Police officers walk outside the house of the mother of the female suicide bomber Hasna Aitboulahcen, in Aulnay-sous-Bois, near Paris,  November 19, 2015. (Photo: AP)
Police officers walk outside the house of the mother of the female suicide bomber Hasna Aitboulahcen, in Aulnay-sous-Bois, near Paris, November 19, 2015. (Photo: AP)

This is why you have young Syrian and Moroccan migrants carrying out terrorist attacks in Paris with blinding rage. President Obama holds that they can be dissuaded from taking recourse to terrorism by their community, but that’s an oversimplification of the reality. Migrants will always be susceptible to pressures from their brethren because of a sense of insecurity arising from their economic, social, religious and political apartheid and will never feel as one of the original inhabitants.

Migrants walk towards the Austrian border town of Spielfeld in the village of Sentilj, Slovenia, November 18, 2015. (Photo: Reuters)
Migrants walk towards the Austrian border town of Spielfeld in the village of Sentilj, Slovenia, November 18, 2015. (Photo: Reuters)

The number of such disgruntled elements has been on the rise in Europe since 2007. Though Hungary, Croatia, Greece, Bulgaria, Poland, Slovenia have raised wire fencing, it is impossible for them to stop this influx. By the end of 2016, it is estimated that over one million refugees will enter Europe, most of them aggrieved and in misery. The ISIS need not worry about the recent US, French and Russian bombings. They will have plenty of volunteers to choose from to establish their kind of Islamic State.

Bangladeshi Immigrants in India

India has its fair share of illegal immigrants spread all over the country, particularly in the eastern and north eastern states. Several agencies policing the border treat them as a business opportunity. Our misguided political parties need their votes, and like Francois Hollande and Angela Merkel, want to demonstrate to the world India’s commitment to human values.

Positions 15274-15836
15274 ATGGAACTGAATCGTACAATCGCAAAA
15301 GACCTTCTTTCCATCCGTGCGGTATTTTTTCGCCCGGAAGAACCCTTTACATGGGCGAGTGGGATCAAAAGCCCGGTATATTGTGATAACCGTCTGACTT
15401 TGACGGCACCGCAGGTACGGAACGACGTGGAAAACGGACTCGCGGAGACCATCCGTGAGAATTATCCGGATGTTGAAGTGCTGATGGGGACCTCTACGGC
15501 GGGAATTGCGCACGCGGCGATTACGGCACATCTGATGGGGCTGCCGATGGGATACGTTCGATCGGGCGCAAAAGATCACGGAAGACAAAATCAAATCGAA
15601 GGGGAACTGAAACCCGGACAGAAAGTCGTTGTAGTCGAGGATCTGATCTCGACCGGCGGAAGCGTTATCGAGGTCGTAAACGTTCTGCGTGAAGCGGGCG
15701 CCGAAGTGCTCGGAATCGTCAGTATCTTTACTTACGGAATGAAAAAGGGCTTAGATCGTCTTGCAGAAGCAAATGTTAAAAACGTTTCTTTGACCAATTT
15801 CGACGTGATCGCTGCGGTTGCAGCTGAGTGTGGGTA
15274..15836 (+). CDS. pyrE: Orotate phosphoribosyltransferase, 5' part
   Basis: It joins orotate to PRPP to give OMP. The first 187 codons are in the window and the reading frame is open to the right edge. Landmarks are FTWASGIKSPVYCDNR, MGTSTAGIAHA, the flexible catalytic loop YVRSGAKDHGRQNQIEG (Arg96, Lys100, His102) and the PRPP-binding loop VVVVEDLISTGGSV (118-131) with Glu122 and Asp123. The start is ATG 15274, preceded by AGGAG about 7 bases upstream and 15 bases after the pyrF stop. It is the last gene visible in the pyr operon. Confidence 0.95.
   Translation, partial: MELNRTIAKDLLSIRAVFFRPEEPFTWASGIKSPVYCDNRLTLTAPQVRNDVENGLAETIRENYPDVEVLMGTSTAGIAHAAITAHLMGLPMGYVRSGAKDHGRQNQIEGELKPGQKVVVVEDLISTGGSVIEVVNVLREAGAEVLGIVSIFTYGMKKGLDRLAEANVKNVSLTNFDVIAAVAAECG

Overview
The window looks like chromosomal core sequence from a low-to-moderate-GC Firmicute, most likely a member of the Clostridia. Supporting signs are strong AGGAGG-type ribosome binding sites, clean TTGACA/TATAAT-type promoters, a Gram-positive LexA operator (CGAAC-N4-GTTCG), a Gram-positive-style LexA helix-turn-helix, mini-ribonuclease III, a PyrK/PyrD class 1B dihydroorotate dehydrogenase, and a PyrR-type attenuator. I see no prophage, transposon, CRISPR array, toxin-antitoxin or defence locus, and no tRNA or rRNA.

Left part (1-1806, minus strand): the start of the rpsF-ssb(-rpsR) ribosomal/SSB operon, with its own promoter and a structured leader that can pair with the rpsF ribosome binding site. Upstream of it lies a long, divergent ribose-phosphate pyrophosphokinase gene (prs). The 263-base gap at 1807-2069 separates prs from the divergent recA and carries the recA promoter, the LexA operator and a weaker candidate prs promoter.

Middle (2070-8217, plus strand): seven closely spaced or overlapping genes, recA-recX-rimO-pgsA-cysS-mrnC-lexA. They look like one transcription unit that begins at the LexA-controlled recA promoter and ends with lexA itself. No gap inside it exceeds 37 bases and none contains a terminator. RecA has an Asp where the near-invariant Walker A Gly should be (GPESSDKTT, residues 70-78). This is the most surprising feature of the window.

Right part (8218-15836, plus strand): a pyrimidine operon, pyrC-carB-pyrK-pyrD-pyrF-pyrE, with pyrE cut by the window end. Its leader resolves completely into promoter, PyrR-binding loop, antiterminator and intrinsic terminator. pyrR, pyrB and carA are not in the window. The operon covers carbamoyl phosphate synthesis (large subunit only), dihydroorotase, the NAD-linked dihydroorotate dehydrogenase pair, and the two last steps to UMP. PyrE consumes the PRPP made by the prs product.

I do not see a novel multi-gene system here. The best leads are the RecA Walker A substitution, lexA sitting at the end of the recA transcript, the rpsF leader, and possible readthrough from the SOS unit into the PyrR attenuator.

Indian Border Security Force (BSF) personnel and an immigration officer check the passport of a Bangladeshi citizen at Akhaura check-post of the India-Bangladesh border on the outskirts of Agartala. (File Photo: Reuters)
Indian Border Security Force (BSF) personnel and an immigration officer check the passport of a Bangladeshi citizen at Akhaura check-post of the India-Bangladesh border on the outskirts of Agartala. (File Photo: Reuters)

Like in Europe, Bangladeshi immigrants are also loved, discriminated, scorned and used, depending on who deals with them. They too feel alienated, scared and angry. In Assam and West Bengal however, because of their numbers and high level of radicalisation, they are assertive, armed and willing to fight. It may not be too long before terrorist outfits like the ISIS starts seriously looking at them as their forward troops. These illegal immigrants are lucky than their Syrian, Iraqi and Afghan counterparts for they have no fear of rejection of their asylum claims. Most Indian states are ever eager to legitimise their stay.

Before a Paris is re-enacted on Indian soil, we need to listen to Chanakya’s reply to Chandragupta Maurya. ‘What if I am on the other side and refugees enter my kingdom in search of food and shelter?’ asked the king. ‘Accept only that many on whom you can keep an effective watch,’ Chanakya responded.

Since we do not have the luxury of choking the entry of immigrants like the Japanese, beyond a number, we need to at least begin building a database in order to regulate their activities. It is a herculean task but somewhere the beginning has to be made if people are to be kept safe and secure.

(The writer is a former Special Secretary, Cabinet Secretariat)